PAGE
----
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Mobile Unit to Treat Stroke Patients in Home

Oct. 26, 2016 - (Oak Park, Ill) – Rush unveiled a unique mobile stroke treatment unit — a specially built, state-of-the-art ambulance outfitted with telemedicine technology and a CT scanner enabling brain imaging that is critical to accurate stroke diagnoses and treatment. The mobile stroke treatment unit, one of only a handful of specially designed and built units of its kind in the United States, will be based at Rush Oak Park Hospital and serve communities in a five-mile radius.

Receiving the correct treatment for stroke quickly is based on accurate diagnosis of the stroke with a rapid neurologic assessment and CT scan. Faster diagnosis and subsequent treatment can mean the difference between life and death. In most cases, treatment must be provided to patients shortly after a stroke to be effective.

“Presently patients cannot be treated for their stroke until they get to an emergency room. This new mobile stroke treatment unit will bring immediate stroke diagnosis and treatment to patients at their homes, or wherever they’re in need, which will improve their chances of a good recovery,” said James Conners, MD, medical director of the Mobile Stroke Unit.

“We will have the ability to check patients in their own homes and driveways for bleeding in the brain or blockage in their blood vessels,” said Demetrius Lopes, MD, surgical director of the Rush Comprehensive Stroke Center. “This ability is crucial, since stroke treatment decisions depend on CT imaging of the brain.”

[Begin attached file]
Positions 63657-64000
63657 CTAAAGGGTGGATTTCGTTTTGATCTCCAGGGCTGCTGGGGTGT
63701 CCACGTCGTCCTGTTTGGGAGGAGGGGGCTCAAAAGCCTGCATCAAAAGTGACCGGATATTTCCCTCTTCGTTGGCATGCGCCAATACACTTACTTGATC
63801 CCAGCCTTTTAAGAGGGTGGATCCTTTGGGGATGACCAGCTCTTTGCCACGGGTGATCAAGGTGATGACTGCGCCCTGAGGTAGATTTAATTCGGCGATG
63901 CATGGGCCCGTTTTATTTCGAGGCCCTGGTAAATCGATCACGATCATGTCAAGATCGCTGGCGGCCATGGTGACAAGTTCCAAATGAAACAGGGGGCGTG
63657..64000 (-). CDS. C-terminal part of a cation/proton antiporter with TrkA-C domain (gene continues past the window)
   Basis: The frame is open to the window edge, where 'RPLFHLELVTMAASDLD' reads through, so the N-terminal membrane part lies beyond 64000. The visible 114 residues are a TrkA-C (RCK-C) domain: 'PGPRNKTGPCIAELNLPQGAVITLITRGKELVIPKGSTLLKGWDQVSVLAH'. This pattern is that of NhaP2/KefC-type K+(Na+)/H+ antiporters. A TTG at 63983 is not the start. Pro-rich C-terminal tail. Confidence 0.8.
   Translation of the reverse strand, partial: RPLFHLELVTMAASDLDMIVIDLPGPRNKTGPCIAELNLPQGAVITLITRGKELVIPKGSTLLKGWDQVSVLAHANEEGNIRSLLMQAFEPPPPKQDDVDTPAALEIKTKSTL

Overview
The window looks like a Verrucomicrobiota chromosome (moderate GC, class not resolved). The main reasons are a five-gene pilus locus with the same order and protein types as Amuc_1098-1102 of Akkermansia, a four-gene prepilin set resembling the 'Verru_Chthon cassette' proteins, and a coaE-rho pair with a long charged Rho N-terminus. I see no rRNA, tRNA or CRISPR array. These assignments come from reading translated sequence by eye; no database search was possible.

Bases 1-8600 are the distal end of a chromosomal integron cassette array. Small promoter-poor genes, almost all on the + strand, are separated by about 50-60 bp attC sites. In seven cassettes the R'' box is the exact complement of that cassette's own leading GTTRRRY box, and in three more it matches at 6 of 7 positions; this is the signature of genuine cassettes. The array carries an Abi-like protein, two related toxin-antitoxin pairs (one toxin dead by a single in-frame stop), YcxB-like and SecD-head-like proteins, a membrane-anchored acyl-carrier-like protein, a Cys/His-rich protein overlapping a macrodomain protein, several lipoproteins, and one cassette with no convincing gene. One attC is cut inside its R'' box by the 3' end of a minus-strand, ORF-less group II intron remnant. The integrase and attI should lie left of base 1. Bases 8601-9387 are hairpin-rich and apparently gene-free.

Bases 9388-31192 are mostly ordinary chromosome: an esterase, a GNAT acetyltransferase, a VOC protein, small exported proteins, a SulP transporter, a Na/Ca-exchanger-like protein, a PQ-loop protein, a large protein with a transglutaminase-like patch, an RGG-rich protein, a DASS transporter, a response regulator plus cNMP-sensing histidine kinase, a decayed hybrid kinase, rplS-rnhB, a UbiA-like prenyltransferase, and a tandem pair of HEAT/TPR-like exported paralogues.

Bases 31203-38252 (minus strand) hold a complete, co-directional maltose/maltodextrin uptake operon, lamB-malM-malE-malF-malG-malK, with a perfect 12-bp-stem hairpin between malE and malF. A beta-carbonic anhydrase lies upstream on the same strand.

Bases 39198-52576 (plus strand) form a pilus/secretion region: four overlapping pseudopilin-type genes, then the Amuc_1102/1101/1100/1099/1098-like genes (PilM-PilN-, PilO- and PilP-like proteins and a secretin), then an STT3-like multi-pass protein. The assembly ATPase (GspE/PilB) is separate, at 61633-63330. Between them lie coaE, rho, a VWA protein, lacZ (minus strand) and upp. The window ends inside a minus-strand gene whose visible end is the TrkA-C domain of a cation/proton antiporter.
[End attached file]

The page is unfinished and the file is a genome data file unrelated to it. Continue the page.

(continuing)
The mobile stroke treatment team will respond to 911 calls reporting symptoms indicating stroke along with a regular ambulance. If the paramedics determine the person did not have a stroke but has another medical problem, the Mobile Stroke Unit will simply return to their base station. If stroke is suspected, the team can perform CT scans of patients and using telemedicine, Rush stroke neurologists will evaluate the patients remotely and decide what kind of treatment is indicated. The emergency medical technician and critical care nurse staffing the mobile unit will administer the appropriate stroke medication after conferring with the stroke neurologist at the same time they are transporting the patient to the most appropriate stroke center.

The goal is to provide optimal treatment to stroke victims within the first "golden hour" after symptom onset, when it will do the most good.

“The CT in the Mobile Stroke Unit will allow us not only to obtain brain but also blood vessel pictures,” Lopes added. “This information is essential to determine the level of care the patient needs.”

The mobile stroke treatment unit is anticipated to be up and running in January.